Annapolis Mourns Employees Killed In The Capital Gazette Attack

The streets of Annapolis filled on Friday as people gathered to mourn the loss of five Capital Gazette employees, who were gunned down in their newsroom on Thursday.

The Maryland state flag was lowered to half-staff, and outside the building where the shooting took place, people left flowers, handwritten notes and American flags.

Some people gathered at the Unitarian Universalist Church of Annapolis to mourn the loss of a longtime member who was slain in the office.

A rendition of "Amazing Grace" on a bagpipe echoed through the crowded streets. Mourners carried signs that read "We are heartbroken" and "Annapolis Strong."

"We are not the enemy," Capital reporter Pat Furgurson told people who attended a candlelight vigil, sister publication The Baltimore Sun reported. "We're you."

Employees stood with their arms around each other, amid family members, friends and supporters.

Reporter Phil Davis took a microphone and read the names of colleagues who lost their lives in the gunfire. "The reason we want to say the names is because we are not going to forget them and we don't want other people to forget them," he said.

Killed on Thursday were Rebecca Smith, a 34-year-old sales assistant, John McNamara, a 56-year-old editor and sports writer, Gerald Fischman, a 61-year-old editorial page editor, Wendi Winters, a 65-year-old special publications editor and Robert Hiaasen, editor and columnist, aged 59.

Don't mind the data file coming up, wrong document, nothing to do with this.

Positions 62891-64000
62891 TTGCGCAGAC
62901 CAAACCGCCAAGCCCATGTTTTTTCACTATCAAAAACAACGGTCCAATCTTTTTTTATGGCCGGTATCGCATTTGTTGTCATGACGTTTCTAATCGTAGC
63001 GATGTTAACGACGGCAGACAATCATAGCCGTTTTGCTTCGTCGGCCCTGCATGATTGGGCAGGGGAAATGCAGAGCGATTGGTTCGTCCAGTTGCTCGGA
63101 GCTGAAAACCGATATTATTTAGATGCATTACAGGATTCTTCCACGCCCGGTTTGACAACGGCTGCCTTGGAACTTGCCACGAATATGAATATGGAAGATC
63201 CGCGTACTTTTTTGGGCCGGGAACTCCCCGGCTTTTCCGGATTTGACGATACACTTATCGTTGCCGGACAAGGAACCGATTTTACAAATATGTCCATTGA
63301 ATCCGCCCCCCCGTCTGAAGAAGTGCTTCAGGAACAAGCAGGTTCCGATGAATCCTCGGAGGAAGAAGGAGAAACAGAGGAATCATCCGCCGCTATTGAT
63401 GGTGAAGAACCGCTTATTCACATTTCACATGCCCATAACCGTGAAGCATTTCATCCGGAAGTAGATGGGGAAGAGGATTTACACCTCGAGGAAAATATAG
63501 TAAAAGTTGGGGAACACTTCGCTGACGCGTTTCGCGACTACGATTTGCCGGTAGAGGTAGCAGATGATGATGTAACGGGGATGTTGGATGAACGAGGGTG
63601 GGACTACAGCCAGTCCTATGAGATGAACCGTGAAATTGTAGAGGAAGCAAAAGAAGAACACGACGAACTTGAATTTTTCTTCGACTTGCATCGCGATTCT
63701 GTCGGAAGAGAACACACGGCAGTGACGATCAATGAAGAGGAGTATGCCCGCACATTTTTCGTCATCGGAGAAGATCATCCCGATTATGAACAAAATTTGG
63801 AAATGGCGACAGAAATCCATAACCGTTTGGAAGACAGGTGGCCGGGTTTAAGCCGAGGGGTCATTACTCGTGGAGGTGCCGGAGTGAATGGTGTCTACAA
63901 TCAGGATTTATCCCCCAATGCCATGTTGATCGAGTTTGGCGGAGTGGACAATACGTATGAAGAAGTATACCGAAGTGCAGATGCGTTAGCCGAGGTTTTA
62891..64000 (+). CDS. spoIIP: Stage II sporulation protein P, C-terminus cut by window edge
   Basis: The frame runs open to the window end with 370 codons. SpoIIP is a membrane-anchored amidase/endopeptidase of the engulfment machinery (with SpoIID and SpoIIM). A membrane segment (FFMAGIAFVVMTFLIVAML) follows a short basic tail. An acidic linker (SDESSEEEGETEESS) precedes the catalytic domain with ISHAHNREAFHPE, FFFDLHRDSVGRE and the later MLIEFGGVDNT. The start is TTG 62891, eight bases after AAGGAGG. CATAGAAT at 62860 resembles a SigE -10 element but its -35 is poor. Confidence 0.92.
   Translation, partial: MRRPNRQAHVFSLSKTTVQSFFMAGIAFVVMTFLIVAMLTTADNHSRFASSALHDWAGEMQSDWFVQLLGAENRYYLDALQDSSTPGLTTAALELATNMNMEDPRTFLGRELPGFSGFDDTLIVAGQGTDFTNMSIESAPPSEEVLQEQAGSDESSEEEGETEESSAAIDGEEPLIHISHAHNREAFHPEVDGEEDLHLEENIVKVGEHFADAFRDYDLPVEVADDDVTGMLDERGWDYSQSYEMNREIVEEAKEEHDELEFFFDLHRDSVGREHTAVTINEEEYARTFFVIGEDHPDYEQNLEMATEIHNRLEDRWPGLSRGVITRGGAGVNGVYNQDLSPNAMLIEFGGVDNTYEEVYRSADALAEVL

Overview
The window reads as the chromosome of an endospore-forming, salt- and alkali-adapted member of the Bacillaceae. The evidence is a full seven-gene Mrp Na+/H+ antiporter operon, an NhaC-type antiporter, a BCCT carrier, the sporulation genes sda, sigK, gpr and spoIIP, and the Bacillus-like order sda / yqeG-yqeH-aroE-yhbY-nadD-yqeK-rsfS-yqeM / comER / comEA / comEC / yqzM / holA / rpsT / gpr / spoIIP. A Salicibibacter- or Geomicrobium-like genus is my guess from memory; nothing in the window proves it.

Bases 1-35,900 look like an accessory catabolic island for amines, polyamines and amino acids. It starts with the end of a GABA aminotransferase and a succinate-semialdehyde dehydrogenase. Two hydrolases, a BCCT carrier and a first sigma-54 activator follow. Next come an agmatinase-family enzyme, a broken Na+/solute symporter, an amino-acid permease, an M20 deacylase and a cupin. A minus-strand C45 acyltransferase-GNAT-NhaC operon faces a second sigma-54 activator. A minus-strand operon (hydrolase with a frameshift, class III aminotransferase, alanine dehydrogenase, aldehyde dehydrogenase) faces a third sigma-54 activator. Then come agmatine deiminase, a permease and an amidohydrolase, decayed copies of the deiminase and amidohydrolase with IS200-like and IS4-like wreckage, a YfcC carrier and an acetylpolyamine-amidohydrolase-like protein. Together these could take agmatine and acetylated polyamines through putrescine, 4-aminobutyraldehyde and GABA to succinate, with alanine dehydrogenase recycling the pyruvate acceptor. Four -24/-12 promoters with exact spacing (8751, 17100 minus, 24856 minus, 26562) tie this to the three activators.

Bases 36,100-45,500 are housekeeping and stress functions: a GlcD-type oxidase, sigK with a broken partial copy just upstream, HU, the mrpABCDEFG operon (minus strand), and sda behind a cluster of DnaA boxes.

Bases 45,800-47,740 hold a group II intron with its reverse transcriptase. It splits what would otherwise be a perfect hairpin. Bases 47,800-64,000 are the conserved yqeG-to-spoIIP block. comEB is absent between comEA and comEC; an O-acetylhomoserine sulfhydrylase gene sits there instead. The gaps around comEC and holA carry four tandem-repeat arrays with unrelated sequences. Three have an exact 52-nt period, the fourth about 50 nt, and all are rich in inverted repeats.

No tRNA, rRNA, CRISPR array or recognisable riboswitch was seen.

"I talked to Rob [by phone] Thursday morning — he talked about a headline clarification," Capital Gazette reporter Chase Cook told NPR. He was at home in Washington when the attack happened. "It's two worlds now."

He said the reality of Thursday's attack hadn't truly set in yet. The paper, like any publication, had amassed some disgruntled readers, he said, but "a lot of the times it was just people calling us 'The Crapital,' getting upset at how we portrayed anything. I don't think anybody in their right mind, here or anywhere in the rest of the country, would think it would come to down this."

The man charged with the attack, Jarrod Ramos, sued the newspaper in 2012 for defamation, then took his criticism to social media after his lawsuit was dismissed.

Police say he used a pump-action shotgun in the attack. He barricaded the rear exit of the building to prevent people from escaping, the Anne Arundel County state's attorney says. Ramos faces five counts of murder.

Cook spent most of Friday at The Baltimore Sun, preparing the weekend paper with a colleague who survived the shooting. Then he headed to the sunset vigil in downtown Annapolis, near the water. "There were more people than I anticipated," he said. "It was wonderful that they showed up."

He added, "Wendi and Rob would have loved the vigils. They would have all been there if it was us."

Copyright 2018 NPR. To see more, visit